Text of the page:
Figure 2: A selfie is captured by the consumer (left) and processed through computer vision algorithms to extract a set of facial landmarks (middle), and face zones (right).Figure 2: A selfie is captured by the consumer (left) and processed through computer vision algorithms to extract a set of facial landmarks (middle), and face zones (right).

The method works by first detecting the face and facial landmarks (eyes, nose, mouth, and face border) using computer vision techniques. The landmark points are then fed to a geometric region-growing algorithm (Figure 2) that marks the regions corresponding to the forehead, cheeks, nose, chin, and under eye. Skin image patches extracted from the different facial regions are used to train a convolutional neural network (CNN) for predicting skin age on each region separately.

The app uses a pre-trained network called AgeNet derived from a large dataset for predicting chronological age from facial images. This network is then fine-tuned to predict five chronological age categories from the entire face using smaller datasets. During fine-tuning, only a small fraction of the network’s parameters are updated. Next, the network is further fine-tuned based on training patches from each of the four facial regions to produce four regional CNNs. Features learned by each CNN train a support vector machine (SVM) regression model to predict skin age for that facial region.

A novel data augmentation scheme further refines the regional models as training image patches from each facial region are processed through different levels of digital smoothing, creating a larger augmented set of skin patches simulating a range of skin ages for that region. For example, after smoothing a forehead patch with a standard digital smoothing filter, the forehead CNN processes the patch.

The resulting feature concatenates with the feature vectors extracted from CNNs for the remaining un-smoothed skin regions (chin, cheek, under-eye) to form a single feature vector. The latter maps through a full-face SVM age regressor to estimate the full-face skin age resulting from smoothing only the forehead skin.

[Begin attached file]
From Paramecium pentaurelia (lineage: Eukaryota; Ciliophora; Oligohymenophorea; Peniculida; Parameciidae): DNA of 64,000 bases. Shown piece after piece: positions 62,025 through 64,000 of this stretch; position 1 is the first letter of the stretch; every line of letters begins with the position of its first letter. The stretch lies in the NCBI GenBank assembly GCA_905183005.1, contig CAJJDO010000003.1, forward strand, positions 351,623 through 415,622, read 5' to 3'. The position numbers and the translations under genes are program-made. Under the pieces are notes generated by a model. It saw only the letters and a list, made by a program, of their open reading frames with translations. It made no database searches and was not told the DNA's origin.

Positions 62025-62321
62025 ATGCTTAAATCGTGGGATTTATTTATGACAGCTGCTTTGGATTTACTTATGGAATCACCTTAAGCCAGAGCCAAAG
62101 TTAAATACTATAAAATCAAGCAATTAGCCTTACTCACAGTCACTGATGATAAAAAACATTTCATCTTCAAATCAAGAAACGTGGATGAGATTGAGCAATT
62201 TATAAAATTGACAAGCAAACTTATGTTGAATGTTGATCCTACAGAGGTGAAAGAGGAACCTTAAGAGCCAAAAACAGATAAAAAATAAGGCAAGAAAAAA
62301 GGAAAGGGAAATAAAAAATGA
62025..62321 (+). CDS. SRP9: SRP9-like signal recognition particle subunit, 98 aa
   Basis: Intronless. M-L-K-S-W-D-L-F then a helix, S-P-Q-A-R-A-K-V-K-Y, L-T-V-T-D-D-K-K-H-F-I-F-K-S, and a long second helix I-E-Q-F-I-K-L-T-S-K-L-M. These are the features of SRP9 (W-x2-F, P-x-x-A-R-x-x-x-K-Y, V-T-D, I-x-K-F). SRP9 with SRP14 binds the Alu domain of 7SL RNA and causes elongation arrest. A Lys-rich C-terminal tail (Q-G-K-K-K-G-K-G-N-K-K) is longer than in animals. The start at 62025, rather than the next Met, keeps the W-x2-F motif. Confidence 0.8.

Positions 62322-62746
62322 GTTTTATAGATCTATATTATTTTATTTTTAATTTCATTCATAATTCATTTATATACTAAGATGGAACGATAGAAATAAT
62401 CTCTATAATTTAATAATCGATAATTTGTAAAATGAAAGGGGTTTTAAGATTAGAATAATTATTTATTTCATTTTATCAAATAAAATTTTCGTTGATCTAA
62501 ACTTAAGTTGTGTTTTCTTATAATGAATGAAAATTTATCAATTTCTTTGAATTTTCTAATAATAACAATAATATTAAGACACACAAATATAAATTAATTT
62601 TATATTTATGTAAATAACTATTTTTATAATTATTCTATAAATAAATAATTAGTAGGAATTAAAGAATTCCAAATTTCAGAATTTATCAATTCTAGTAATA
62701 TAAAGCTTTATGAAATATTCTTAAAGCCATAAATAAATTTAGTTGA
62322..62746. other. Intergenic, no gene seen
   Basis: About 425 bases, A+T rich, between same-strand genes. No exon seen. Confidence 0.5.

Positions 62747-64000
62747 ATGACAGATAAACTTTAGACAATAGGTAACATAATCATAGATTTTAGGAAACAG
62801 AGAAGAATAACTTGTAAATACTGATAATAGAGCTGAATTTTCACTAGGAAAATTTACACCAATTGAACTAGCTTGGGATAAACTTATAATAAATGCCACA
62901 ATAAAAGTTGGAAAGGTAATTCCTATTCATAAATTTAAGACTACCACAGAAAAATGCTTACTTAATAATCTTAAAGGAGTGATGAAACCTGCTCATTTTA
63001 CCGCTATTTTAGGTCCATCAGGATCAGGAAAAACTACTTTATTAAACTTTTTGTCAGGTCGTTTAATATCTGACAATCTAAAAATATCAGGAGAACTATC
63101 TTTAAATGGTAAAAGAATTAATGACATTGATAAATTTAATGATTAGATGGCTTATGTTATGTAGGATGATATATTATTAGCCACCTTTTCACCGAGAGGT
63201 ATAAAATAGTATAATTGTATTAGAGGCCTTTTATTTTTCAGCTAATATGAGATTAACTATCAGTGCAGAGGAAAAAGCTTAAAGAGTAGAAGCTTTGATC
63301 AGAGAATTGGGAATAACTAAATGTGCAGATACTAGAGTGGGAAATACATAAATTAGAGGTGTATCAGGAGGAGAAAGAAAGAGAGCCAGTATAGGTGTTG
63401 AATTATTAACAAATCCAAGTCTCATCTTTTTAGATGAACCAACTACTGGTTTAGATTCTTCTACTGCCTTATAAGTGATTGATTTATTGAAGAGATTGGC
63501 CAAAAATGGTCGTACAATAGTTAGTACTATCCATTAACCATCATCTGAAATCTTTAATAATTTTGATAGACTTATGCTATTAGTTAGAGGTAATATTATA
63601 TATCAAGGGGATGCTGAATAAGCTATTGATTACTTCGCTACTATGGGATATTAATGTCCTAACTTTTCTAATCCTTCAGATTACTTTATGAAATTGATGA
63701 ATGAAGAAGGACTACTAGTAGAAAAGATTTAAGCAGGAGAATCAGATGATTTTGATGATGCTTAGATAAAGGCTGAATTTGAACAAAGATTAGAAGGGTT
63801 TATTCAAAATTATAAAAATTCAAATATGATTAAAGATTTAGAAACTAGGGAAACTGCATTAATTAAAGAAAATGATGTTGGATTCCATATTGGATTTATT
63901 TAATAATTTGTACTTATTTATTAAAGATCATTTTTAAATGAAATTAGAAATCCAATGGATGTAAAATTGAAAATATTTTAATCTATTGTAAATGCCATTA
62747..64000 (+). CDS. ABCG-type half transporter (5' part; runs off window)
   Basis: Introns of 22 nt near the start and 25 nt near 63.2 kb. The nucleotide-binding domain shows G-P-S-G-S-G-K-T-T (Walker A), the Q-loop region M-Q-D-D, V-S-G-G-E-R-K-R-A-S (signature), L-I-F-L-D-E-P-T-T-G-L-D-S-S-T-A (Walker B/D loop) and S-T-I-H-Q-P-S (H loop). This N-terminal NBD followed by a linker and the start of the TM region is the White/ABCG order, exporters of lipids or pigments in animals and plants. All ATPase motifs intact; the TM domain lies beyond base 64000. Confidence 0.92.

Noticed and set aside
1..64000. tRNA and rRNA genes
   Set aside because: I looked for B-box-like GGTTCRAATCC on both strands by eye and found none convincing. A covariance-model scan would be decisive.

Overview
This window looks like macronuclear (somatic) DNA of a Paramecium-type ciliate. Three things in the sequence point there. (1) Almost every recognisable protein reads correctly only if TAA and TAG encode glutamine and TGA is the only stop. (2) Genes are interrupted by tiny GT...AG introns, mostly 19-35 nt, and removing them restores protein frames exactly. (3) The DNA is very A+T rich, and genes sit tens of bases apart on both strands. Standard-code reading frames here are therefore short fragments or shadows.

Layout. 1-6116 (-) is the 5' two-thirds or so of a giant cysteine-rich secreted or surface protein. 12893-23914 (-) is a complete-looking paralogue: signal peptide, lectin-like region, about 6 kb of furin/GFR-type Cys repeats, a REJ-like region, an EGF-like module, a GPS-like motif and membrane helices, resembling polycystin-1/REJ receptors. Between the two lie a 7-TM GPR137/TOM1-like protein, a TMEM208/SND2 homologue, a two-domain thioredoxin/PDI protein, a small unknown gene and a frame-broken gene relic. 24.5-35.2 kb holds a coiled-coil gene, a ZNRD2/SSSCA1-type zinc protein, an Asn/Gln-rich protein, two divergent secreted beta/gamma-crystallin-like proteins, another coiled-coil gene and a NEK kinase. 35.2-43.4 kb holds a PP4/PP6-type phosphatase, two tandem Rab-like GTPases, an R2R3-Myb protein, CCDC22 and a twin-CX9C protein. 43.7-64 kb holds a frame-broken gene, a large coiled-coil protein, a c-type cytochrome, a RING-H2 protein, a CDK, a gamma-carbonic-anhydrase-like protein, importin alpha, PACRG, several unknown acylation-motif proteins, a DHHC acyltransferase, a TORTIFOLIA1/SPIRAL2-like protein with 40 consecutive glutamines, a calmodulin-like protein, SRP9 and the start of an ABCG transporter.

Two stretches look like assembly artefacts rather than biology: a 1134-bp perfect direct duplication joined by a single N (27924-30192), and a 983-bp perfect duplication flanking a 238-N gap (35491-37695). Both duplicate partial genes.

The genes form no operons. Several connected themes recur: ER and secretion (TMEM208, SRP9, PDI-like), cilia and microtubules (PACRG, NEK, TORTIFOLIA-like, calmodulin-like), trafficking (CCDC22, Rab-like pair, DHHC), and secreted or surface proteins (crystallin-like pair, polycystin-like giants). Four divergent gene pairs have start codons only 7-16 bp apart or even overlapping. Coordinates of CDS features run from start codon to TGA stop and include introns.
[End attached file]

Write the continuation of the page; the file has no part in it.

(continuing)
This age label acts as the ground truth perceived age for the smoothed forehead patch. Repeating this process for multiple forehead patches at multiple levels of smoothing produces an augmented training dataset for the forehead, which is used for building a refined skin age regressor. This process is repeated for the other skin regions, as well.

Finally, the skin age analysis is fed to a recommendation engine, which pinpoints specific, best-fit beauty products for that person’s skin tone, complexion, and wrinkles.

Since P&G launched the Olay Skin Advisor in August 2016, the website has attracted more than 5 million visitors globally. The innovation has enabled P&G to become more responsive to consumer needs by integrating the power of smartphone cameras and software with the latest advances in computer vision and artificial intelligence. In effect, it has put the beauty of personal skin care back into one’s own control, rather than relying solely on retailers and beauty aisle experts.

Raja Bala is a Principal Scientist at PARC, a Xerox company (Palo Alto, CA, USA; www.parc.com)